That is not to say while baking it didn't fill up the house with the most intoxicating smells of apples and cinnamon. Yum.  And it was love at first bite upon tasting.  What makes this apple pie rise above the rest in my opinion, is the addition of a couple teaspoons of vanilla extract and the use of brown sugar instead of white sugar with the apples.  The recipe also calls for raisins which I opted not to include this time.

The other wonderful thing about this pie is that it was so easy to put together as there is no top crust but instead a delicious crumb topping.  If you are a fan of apple pie this should be on your list of recipes to try. I think you'll agree it's a keeper.

Cinnamon Apple Pie with Raisins and Crumb Topping
1 1/2 cups all purpose flour
1 tablespoon sugar
1/2 teaspoon salt
1/8 teaspoon baking powder
1/2 cup (1 stick) chilled unsalted butter, cut into 1/2-inch cubes
1/4 cup (or more) ice water
1 teaspoon apple cider vinegar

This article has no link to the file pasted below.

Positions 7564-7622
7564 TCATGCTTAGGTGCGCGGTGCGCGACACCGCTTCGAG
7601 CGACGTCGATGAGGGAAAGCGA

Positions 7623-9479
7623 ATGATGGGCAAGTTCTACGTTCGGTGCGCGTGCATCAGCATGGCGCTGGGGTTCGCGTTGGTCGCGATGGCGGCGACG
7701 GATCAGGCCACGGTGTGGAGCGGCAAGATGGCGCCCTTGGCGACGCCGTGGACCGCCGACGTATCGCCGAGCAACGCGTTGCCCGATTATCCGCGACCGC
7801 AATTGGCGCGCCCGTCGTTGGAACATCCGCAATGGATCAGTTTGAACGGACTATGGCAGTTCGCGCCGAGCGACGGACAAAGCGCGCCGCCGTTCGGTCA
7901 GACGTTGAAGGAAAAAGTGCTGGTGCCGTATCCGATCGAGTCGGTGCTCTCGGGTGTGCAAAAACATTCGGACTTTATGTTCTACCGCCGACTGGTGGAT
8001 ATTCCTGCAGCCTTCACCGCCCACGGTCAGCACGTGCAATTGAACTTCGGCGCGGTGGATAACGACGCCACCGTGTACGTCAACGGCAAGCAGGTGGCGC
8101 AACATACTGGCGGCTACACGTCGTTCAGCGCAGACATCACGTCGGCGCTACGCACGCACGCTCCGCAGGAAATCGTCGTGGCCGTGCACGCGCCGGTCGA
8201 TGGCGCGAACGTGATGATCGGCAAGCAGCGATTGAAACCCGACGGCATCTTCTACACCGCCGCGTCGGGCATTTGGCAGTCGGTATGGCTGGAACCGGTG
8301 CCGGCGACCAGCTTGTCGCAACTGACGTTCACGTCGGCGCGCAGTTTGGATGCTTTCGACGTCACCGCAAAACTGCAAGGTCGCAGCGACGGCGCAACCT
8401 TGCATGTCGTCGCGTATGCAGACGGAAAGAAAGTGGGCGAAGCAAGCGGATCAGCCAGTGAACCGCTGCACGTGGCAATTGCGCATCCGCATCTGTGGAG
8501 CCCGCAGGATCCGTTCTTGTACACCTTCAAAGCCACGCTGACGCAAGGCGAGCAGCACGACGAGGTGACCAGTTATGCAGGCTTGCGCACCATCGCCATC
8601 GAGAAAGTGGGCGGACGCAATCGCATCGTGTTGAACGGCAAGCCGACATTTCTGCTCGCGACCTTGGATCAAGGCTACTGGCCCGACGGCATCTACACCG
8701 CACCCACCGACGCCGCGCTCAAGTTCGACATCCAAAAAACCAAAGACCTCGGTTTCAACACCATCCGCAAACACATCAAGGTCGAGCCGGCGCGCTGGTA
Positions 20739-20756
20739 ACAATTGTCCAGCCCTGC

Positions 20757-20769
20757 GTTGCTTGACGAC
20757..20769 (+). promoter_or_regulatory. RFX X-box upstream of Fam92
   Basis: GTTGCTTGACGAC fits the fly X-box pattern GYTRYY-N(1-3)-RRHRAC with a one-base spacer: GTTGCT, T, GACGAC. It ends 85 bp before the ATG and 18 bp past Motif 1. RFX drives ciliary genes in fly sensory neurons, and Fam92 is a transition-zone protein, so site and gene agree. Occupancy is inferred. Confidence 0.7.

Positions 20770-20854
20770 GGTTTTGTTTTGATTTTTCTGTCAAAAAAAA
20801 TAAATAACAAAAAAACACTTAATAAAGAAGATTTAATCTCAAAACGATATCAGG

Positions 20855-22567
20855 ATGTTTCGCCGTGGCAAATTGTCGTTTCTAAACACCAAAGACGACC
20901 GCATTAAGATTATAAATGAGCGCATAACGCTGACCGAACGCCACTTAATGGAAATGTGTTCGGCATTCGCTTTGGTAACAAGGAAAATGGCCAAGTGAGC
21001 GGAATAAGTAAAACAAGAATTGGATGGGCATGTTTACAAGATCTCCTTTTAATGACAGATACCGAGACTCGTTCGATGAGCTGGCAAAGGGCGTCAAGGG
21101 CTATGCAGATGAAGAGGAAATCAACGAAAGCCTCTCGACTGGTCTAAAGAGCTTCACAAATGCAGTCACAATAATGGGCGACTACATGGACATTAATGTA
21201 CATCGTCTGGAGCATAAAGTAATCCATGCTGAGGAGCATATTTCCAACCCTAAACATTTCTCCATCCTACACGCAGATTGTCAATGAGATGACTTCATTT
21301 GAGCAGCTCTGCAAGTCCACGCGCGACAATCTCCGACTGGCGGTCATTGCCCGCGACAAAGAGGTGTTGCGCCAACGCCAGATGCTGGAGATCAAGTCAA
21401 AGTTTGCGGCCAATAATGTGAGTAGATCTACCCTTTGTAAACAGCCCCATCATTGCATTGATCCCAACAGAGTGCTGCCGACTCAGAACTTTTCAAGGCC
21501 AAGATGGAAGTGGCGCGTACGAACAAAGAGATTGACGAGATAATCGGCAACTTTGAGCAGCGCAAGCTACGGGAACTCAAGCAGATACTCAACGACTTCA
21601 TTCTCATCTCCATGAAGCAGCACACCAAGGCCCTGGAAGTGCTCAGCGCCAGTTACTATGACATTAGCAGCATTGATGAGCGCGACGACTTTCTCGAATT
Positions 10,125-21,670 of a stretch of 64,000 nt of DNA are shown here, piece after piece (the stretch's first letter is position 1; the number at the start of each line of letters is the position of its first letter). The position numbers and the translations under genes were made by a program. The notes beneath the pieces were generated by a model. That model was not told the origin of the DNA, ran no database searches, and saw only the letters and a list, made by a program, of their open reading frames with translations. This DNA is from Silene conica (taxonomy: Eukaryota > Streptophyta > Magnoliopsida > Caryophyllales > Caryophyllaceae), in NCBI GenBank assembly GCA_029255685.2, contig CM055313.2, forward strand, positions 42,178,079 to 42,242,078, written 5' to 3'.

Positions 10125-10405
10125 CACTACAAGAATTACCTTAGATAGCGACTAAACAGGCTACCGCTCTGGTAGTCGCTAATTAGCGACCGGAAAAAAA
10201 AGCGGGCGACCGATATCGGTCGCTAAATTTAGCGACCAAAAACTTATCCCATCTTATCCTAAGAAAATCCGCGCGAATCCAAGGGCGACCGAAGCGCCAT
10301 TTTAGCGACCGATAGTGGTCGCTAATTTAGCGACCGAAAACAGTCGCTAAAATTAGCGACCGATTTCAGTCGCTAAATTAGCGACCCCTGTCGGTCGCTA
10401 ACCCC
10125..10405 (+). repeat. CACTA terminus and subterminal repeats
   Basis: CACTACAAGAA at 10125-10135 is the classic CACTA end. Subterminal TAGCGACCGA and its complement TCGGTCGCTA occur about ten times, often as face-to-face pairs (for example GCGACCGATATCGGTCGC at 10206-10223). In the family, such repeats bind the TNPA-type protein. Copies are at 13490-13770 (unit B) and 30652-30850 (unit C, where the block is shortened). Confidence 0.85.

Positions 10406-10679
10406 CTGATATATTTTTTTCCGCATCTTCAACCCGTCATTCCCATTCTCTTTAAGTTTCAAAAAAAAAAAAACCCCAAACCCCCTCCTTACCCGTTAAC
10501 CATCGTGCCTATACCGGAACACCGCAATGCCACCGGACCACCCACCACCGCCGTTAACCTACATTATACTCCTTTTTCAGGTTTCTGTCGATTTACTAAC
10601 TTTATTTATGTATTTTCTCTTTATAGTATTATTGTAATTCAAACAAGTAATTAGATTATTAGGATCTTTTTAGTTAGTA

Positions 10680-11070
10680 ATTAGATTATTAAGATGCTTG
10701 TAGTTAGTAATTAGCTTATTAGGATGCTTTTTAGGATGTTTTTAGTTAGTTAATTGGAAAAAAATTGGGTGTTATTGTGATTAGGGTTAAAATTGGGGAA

1 cup (packed) golden brown sugar
3 tablespoons all purpose flour
2 teaspoons finely grated lemon peel
1 1/4 teaspoons ground cinnamon
2 3/4 pounds Granny Smith apples (about 6 medium), peeled, halved, cored, cut into 1/8-inch-thick slices (about 8 cups)
1 cup raisins
2 teaspoons vanilla extract

Crumb Topping:
1 cup all purpose flour
1/2 cup (packed) golden brown sugar
1 teaspoon ground cinnamon
1/8 teaspoon salt
1/2 cup (1 stick) chilled unsalted butter, cut into 1/2-inch cubes

Lightly sweetened whipped cream or vanilla ice cream

For crust:
Blend flour, sugar, salt, and baking powder in processor. Add butter; pulse until mixture resembles coarse meal. Mix 1/4 cup ice water and vinegar in small bowl; add to processor and pulse until moist clumps form, adding more ice water by teaspoonfuls if mixture is dry. Gather dough into ball; flatten into disk. Wrap in plastic and chill at least 1 hour. DO AHEAD: Can be made 1 day ahead. Keep chilled. Soften slightly at room temperature before rolling out.

Roll out dough on floured work surface to 13-inch round. Transfer to 9-inch-diameter deep-dish glass pie dish. Fold edges under and crimp, forming crust sides 1/4 inch above rim of pie dish. Freeze crust 20 minutes.

For filling:
Position rack in center of oven and preheat to 375°F. Mix brown sugar, flour, lemon peel, and cinnamon in large bowl. Add apple slices, raisins, and vanilla; toss until well coated. Transfer filling to unbaked crust, mounding filling slightly in center. Bake pie until apples begin to soften, about 40 minutes.